The world’s oceans are already drowning in plastic trash. And instead of working to stem the tide of pollution, plastic manufacturers want to dramatically increase U.S. plastic production over the next decade.
From the deepest sea trenches to the most remote oceanic islands, plastic pollution has made its way there; suffocating sea turtles, starving seabirds, and wreaking havoc on marine ecosystems.
On top of that, the facilities producing all the plastic are poisoning communities – like the African American neighborhoods in Louisiana’s ‘Cancer Alley’ - with deadly carcinogens including dioxin, phthalates and benzene.
If we’re going to win the battle against the plastic pollution crisis, and the environmental racism at the heart of it, we have to fight it at the source. So we and our partners are demanding the EPA do its job and stop industry from trashing our oceans and polluting frontline communities as it moves to dramatically expand U.S. plastic production.
Add your name to the petition demanding the EPA protect vulnerable communities and marine wildlife from plastic pollution:
Dear Environmental Protection Agency,
I'm writing to urge the EPA to adopt new rules for plastic manufacturing facilities to better track and ultimately limit the pollution that's being dumped into our air and water.
Plastic has been accumulating in our oceans for decades, with an estimated 8 million tons added every year. And under current permits, the facilities producing all the plastic — including plants in low-income areas along the Gulf Coast and in Appalachia — are poisoning communities with deadly carcinogens. This is unacceptable. The EPA needs to greatly increase monitoring and enforcement and outright ban the discharge of benzene, dioxin, phthalates, and polycyclic aromatic hydrocarbons — all of which are extremely harmful to human health and marine life.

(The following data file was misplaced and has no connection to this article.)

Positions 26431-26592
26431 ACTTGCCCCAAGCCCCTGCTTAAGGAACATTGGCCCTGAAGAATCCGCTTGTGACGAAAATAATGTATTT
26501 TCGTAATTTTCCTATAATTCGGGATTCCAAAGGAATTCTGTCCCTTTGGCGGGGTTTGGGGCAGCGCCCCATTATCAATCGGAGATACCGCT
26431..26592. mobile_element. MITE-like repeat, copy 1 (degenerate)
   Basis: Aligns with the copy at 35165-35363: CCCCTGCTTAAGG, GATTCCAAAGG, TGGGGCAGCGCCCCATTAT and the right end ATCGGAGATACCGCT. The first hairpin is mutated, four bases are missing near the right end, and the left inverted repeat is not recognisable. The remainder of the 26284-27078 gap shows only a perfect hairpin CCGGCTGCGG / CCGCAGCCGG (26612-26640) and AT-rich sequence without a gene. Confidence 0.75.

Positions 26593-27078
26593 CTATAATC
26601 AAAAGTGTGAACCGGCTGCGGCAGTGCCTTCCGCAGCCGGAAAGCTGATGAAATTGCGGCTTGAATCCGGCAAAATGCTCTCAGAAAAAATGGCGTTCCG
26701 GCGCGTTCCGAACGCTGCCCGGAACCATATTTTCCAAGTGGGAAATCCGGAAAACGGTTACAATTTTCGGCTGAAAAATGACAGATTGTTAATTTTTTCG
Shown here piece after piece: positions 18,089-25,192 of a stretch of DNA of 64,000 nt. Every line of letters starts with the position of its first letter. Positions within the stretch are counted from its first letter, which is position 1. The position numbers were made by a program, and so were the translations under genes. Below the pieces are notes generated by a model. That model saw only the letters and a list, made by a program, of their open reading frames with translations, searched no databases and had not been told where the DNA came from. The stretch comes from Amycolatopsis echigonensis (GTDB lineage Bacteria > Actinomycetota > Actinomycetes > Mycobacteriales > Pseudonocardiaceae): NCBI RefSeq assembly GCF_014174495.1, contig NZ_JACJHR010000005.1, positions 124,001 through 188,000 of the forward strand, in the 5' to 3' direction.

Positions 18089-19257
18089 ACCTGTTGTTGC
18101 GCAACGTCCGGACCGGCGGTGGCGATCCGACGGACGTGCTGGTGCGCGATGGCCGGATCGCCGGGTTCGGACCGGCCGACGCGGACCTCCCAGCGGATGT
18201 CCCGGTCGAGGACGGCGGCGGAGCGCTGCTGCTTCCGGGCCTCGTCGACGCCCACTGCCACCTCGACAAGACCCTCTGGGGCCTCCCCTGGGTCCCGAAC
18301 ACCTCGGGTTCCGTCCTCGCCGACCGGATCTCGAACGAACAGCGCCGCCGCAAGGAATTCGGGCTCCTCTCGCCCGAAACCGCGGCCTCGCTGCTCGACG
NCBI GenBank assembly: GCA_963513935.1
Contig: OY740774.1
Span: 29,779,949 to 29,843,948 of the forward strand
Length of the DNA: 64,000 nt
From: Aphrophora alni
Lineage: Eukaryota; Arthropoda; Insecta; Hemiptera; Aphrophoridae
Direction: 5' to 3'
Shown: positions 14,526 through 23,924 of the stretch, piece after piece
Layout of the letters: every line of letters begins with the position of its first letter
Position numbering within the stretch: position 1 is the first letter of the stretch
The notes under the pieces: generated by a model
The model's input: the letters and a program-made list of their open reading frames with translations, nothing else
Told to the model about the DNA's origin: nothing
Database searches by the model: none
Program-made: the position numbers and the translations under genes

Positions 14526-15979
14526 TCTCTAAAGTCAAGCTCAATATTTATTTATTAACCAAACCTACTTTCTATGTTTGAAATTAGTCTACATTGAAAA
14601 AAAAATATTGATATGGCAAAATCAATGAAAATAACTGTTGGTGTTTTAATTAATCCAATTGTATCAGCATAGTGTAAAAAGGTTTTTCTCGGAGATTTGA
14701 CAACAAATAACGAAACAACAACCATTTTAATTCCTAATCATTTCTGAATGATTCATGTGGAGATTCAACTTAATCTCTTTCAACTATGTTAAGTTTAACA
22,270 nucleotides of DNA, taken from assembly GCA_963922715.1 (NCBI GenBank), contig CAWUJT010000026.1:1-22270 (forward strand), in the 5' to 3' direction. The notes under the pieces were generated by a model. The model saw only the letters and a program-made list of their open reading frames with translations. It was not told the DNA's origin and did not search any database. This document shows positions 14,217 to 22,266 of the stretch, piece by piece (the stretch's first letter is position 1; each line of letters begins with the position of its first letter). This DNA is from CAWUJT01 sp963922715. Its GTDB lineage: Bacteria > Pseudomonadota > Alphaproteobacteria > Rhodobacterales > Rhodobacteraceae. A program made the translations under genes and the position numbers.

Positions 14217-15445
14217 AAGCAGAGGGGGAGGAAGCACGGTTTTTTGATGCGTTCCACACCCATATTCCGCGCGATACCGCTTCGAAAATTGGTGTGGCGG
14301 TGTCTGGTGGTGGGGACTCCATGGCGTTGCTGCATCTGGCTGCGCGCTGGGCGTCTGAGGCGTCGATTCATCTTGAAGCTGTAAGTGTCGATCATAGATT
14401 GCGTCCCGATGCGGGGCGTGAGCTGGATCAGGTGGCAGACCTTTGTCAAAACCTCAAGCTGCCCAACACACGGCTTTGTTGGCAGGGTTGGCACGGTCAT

Right now the plastic industry plans to increase North American plastic production by at least 35 percent by 2025. So now's the time to fix these outdated rules. The current guidelines and standards to limit plastic pollution were developed decades ago and don't account for the latest science and technology, as the Clean Water Act requires.
Specifically I ask that you take the following four actions to protect people and wildlife from pollution by these petrochemical plants:
1) Prohibit the discharge of plastic pellets and all other plastic materials in stormwater and wastewater;
2) Update effluent limitation guidelines for new facilities to eliminate the discharge of all toxic pollutants;
3) Revise the list of chemicals considered as pollutants to reflect current science; and
4) Update the pollution-control requirements for all petrochemical facilities to reflect advances in monitoring and treatment technologies since the last revisions decades ago.
I'm counting on you to protect our communities and wildlife from plastic pollution.